Prostaglandins, thromboxanes, leukotrienes
Prostaglandins — biologically active substances produced in cells from arachidonic and some other unsaturated fatty acids (thomayerova) contained in the phospholipids of membranes. Depending on the pathways of enzymatic biotransformation arachidonic acid can be formed not only GHG (including prostacyclin and thromboxane of the corresponding synthase), and leukotrienes (products of oxidation of 5-lipooksigenaznomu mechanism).
The peculiarities of the chemical structure of PG is divided into groups, with Latin indices A, b, E, F, etc., and subgroup, denoted by Arabic numerals (PGE1, PGE2, etc.), according to the number of double bonds in the molecule.
Prostaglandins and their synthetic analogues have multifaceted physiological (pharmacological) activity. They are considered hormone-like substances ("local" hormones) that regulate cellular metabolism.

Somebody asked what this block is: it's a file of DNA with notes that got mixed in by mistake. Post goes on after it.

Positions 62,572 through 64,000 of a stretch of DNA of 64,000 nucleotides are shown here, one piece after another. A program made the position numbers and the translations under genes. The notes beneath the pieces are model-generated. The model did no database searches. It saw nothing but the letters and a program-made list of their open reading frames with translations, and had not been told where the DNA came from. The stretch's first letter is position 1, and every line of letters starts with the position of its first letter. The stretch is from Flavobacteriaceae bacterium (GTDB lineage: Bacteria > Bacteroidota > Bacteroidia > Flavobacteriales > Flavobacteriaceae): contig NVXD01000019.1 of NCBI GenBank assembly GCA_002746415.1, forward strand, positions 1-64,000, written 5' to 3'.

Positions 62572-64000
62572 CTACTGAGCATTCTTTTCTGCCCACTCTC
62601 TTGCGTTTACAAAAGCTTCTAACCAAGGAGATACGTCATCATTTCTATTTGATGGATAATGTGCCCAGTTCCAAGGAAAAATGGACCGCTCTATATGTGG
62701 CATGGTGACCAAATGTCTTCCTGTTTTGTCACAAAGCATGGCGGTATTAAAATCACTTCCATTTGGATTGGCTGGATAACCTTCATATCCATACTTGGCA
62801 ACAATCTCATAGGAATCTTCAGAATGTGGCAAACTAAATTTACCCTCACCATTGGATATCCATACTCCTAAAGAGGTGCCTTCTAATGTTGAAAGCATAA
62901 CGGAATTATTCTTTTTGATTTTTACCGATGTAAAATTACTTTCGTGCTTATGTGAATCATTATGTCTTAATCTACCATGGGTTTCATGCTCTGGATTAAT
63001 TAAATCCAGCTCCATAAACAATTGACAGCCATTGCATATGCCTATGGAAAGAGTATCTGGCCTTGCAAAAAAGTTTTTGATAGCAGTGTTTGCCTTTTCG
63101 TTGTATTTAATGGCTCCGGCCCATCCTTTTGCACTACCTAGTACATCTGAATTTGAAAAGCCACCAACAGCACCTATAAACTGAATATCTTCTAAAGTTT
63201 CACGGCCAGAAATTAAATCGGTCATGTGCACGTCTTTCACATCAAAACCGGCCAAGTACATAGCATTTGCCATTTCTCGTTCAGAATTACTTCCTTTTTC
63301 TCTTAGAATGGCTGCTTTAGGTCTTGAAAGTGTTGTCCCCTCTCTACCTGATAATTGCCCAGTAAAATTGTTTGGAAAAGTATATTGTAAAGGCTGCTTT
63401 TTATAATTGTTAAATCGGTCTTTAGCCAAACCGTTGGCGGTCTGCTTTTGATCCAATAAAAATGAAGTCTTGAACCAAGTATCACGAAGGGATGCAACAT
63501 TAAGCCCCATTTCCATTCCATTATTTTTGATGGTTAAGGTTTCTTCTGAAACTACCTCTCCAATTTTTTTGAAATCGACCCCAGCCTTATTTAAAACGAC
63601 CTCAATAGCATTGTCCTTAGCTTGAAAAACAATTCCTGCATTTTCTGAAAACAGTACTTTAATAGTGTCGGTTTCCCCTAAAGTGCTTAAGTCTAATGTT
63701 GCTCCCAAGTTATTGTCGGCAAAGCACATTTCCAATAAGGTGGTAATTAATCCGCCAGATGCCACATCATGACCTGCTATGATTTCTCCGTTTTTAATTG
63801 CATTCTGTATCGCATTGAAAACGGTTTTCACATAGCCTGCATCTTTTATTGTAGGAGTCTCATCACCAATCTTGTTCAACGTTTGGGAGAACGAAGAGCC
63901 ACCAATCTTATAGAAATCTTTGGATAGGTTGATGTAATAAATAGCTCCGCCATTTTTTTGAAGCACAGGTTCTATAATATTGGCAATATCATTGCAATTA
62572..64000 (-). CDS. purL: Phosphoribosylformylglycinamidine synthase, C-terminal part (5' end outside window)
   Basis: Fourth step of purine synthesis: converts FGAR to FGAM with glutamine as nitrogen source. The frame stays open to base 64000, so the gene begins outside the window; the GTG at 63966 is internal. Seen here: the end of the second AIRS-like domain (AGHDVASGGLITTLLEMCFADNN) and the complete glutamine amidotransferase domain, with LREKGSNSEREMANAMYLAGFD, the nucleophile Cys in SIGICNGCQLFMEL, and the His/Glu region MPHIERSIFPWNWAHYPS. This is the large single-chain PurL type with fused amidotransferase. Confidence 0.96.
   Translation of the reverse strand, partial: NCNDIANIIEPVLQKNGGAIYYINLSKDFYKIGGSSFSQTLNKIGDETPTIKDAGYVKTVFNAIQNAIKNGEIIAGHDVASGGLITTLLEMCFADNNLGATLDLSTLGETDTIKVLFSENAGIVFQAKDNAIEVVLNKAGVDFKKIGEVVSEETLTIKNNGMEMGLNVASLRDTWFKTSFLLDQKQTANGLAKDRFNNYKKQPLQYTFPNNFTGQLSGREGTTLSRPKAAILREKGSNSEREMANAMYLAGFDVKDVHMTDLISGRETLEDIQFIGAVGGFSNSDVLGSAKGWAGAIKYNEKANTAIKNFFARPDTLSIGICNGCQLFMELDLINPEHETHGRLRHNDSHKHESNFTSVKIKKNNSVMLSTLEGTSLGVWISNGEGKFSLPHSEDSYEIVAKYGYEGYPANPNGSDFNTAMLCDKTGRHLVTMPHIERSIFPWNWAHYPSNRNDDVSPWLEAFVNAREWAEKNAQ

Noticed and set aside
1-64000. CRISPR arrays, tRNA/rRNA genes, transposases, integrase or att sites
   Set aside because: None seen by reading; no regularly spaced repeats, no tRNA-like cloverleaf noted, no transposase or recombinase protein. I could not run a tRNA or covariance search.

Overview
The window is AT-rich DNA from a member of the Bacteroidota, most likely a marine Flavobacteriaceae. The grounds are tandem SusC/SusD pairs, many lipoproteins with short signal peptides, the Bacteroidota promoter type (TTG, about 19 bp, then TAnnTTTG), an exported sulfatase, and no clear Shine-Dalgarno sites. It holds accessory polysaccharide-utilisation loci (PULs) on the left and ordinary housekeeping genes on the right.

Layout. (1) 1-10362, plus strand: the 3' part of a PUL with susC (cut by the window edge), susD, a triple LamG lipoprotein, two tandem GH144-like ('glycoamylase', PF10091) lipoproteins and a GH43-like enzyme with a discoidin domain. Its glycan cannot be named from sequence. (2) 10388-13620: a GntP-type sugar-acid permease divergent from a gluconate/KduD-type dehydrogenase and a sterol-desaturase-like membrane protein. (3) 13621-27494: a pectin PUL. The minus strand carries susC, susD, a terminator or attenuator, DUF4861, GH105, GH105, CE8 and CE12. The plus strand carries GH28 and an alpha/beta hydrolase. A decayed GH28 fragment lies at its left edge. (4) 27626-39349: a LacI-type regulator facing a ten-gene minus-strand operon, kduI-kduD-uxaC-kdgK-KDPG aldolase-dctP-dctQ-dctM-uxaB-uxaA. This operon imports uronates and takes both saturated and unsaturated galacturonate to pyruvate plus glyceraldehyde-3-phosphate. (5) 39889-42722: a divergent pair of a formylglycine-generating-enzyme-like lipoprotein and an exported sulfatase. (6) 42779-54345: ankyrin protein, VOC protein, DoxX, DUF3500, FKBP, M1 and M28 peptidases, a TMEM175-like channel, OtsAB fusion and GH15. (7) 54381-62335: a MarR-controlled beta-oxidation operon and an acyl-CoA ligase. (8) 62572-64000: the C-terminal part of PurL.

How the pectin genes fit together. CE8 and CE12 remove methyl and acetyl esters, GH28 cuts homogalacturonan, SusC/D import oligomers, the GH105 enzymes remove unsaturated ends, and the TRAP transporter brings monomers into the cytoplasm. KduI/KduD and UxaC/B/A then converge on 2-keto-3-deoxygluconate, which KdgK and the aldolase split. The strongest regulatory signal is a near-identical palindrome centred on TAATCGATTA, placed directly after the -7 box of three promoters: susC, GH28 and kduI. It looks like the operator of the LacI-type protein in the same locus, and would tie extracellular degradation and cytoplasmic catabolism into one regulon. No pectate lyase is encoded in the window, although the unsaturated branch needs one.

Characteristic is the influence of a number of GHGs on the contractile activity of smooth muscles, secretion, blood circulation (including microcirculation), as well as other body functions. The groups of prostaglandins F2 alpha and E2 have a strong stimulating effect on the myometrium and have found application in medical practice as uterotoniziruyuschih means the weakness of labor activity (see UTEROTONICS). Prostacyclin (PGE2) is the strongest endogenous inhibitor of aggregation and adhesion of platelets, has a vasodilative and hypotensive activity. In contrast, the thromboxane promotes aggregation and narrows the blood vessels.
Leukotrienes play an important role in the development of inflammation and bronchoconstriction; their antagonists have been widely used for the relief of attacks of bronchial asthma, allergic and inflammatory syndromes.